Diamond Shapes 101

A female hand with multiple diamond engagement rings on one finger.

As you consider what kind of engagement ring you’d love, it’s easy to get dazzled by the many kinds of sparkling stones. By knowing what the different diamond shapes are, you have a better chance of explaining your likes and dislikes well to a jeweler and to your sweetheart, who will probably be picking out your next bright bauble himself.

Princess Cut

A female hand wearing a diamond princess cut engagement ring with a blurred bridge in the background.

One of the most popular cuts, a princess diamond has a square “head,” which throws light off the many side facets around it. It’s also one of the least “wasteful” shapes of diamond engagement rings because less of the diamond needs to be cut to get the desired square, rather than a circular design.


More people than ever are choosing to make their larger diamonds heart-shaped. Set prominently, these stones make it unmistakable that the ring was given to you by someone you love. They are a great choice if you go with a pale pink colored diamond, as well!

Cushion Cut

A cushion-cut diamond engagement ring.

If you imagine a rounded-edge rectangle with many many small facets along the sides, you’ll have a good idea of what a cushion-cut diamond looks like. This cut is traditional and has been done for hundreds of years, which means that it’s unusually nice if you want a vintage look to your engagement ring. With an extra row of facets, though, it can become quite modern looking and throw dazzling light in all directions.


This teardrop-shaped diamond has been growing in popularity. Delicate and feminine, it’s half round-cut diamond, half Marquise-cut. Pear cut diamonds are fairly common in vintage jewelry, making them a good choice if you don’t want to purchase a brand-new stone.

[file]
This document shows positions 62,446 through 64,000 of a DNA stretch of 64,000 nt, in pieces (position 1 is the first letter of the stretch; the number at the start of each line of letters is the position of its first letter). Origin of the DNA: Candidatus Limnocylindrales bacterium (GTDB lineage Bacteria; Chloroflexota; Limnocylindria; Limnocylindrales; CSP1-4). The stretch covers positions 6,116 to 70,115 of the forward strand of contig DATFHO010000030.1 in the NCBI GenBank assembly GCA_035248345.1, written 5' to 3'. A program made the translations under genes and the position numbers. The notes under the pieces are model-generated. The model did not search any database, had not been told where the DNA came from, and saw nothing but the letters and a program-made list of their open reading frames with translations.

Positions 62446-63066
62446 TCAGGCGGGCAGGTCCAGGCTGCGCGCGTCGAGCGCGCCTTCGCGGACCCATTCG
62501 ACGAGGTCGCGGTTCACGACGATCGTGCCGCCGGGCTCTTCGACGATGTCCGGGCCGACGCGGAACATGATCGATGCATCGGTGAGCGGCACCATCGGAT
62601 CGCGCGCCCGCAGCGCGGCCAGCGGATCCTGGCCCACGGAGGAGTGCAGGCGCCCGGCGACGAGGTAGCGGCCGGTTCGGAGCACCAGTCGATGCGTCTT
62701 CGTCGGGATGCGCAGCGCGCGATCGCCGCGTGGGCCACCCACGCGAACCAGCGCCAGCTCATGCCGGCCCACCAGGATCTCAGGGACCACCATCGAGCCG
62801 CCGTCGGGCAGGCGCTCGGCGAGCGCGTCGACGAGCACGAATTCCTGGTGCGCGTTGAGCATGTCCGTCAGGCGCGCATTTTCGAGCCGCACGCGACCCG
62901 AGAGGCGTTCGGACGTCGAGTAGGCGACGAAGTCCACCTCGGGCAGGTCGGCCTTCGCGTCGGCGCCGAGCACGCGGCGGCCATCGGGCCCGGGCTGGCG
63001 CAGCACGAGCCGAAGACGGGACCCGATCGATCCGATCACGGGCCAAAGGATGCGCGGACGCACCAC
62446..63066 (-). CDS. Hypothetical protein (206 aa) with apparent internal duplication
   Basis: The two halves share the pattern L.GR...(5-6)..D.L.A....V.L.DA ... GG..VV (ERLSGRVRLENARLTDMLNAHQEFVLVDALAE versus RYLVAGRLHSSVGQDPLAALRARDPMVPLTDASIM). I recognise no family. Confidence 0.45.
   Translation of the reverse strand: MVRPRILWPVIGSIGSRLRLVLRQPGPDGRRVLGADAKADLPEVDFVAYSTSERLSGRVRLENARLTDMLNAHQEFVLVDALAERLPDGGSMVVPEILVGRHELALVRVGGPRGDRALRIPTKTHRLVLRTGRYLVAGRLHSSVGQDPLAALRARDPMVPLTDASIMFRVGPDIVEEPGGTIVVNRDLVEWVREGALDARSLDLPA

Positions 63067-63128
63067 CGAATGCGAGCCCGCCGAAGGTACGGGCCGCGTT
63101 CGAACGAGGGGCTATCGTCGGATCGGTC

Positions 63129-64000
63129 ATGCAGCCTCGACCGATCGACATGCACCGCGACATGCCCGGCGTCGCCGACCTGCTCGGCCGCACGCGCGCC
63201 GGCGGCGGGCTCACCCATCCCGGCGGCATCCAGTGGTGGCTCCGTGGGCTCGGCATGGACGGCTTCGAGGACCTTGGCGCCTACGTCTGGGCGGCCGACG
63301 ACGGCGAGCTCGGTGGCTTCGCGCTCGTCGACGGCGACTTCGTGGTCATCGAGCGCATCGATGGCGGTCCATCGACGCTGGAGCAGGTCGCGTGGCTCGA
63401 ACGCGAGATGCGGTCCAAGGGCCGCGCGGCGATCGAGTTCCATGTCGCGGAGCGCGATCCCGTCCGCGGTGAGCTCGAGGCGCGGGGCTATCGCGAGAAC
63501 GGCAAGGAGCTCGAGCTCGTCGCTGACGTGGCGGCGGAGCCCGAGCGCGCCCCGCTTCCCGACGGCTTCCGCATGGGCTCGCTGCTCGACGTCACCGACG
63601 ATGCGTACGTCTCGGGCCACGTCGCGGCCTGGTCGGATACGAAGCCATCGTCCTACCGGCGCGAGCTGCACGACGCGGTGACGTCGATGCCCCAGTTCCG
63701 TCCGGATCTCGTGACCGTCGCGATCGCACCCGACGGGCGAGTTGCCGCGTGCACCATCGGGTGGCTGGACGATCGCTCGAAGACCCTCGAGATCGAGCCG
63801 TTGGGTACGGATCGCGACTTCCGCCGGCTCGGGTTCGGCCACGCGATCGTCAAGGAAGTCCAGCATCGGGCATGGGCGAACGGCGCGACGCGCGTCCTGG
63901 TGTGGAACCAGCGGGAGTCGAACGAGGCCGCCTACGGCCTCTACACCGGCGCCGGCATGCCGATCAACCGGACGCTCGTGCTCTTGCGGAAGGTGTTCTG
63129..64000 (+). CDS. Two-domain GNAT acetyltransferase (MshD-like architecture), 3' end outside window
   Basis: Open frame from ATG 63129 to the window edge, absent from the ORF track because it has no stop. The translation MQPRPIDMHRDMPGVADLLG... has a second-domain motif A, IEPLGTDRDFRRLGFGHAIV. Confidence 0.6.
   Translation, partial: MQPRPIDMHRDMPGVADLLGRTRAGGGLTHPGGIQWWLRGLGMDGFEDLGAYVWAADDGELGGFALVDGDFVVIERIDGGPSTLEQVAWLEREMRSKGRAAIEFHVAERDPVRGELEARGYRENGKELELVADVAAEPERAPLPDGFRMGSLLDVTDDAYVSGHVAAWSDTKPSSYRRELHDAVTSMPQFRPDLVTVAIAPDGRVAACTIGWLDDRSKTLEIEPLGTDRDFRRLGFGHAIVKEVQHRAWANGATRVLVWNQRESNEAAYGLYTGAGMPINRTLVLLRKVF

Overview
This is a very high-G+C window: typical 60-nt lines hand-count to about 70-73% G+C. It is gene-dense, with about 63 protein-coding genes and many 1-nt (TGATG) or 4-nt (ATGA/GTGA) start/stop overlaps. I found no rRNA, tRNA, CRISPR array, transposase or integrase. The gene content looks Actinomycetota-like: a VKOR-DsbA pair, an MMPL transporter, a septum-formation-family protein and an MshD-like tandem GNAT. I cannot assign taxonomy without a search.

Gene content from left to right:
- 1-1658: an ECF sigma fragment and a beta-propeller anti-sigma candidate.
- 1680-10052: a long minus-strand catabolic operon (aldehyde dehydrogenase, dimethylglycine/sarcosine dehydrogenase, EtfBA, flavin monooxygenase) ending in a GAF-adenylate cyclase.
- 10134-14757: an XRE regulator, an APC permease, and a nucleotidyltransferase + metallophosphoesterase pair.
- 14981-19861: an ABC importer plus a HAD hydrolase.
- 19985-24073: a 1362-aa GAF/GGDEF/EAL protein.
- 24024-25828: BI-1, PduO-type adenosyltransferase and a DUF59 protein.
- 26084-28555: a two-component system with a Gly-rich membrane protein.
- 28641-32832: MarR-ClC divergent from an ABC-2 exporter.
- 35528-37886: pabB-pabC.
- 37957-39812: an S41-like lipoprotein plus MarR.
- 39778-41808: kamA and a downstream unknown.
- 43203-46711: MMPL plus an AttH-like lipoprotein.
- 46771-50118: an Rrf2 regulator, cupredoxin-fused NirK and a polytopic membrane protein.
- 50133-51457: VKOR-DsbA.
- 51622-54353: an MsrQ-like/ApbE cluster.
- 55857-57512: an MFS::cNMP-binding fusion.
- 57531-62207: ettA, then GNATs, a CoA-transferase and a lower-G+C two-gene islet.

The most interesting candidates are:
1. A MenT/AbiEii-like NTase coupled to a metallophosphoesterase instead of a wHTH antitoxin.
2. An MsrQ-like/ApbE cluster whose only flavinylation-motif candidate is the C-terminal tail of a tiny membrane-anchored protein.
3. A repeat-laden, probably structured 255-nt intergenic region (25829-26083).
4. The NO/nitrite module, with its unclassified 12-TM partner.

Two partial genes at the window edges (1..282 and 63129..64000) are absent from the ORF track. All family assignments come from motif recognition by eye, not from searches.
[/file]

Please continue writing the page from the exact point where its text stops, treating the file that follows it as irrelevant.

A round diamond engagement ring.

The most popular choice of cut for engagement rings, the round diamond has made millions of women fall in love with it. Some of its appeal lies in the symbolism of a harmonious complete circle, while the many facets make it set so nicely into a variety of ring styles. There is a reason why three-quarters of all diamonds sold are round cuts!


Similar to emerald cut but more square than rectangular, Asscher-cut diamonds can be great for a stone that contains exceptional quality, but isn’t the right shape to be made into an emerald-cut ring. The equal sides will remind you of a slightly more squared-off, cushion-cut stone, and can have quite the artsy, vintage look just like those cushion-cut diamonds.


A marquise diamond engagement ring.

This shape is longer and more narrow than others, making it a good choice for the woman who wants to emphasize the length and slenderness of her fingers. With smooth sides that end in two points, the marquise cut is striking and set apart from other choices.


Popular in rings that contain both one large diamond and some smaller stones, the radiant cut is much like the shape of an emerald cut, but with triangular facets more like a round-cut diamond. It throws off sparkle in unexpected directions, making it fit well among other more traditionally-shaped smaller stones in a ring that’s sure to light up your hand. Make this choice when you know you have the best quality of diamond and want to show it off!


An emerald-cut diamond engagement ring.

A shape most commonly used on—you guessed it—emeralds because it creates deep color clarity in the center of the stone, emerald-cut diamonds tend to be beautiful, large, and in charge. If you select a diamond with exceptional clarity or an interesting color, the emerald cut gives you a wide rectangular face and thin rectangular facets to allow you to admire the depths of the stone.


Oval-cut diamonds mix the traditional facets of a round diamond with a slightly new twist. If you’re aiming for a fairly small stone but want to make it seem a little bigger, an oval diamond will emphasize the size of the stone without having to move up in carat size.

No matter which gorgeous diamond cut you choose, you’re sure to feel better about your fiancé’s taste in jewelry when he knows your favorite diamond shapes— it’s just good information to have!

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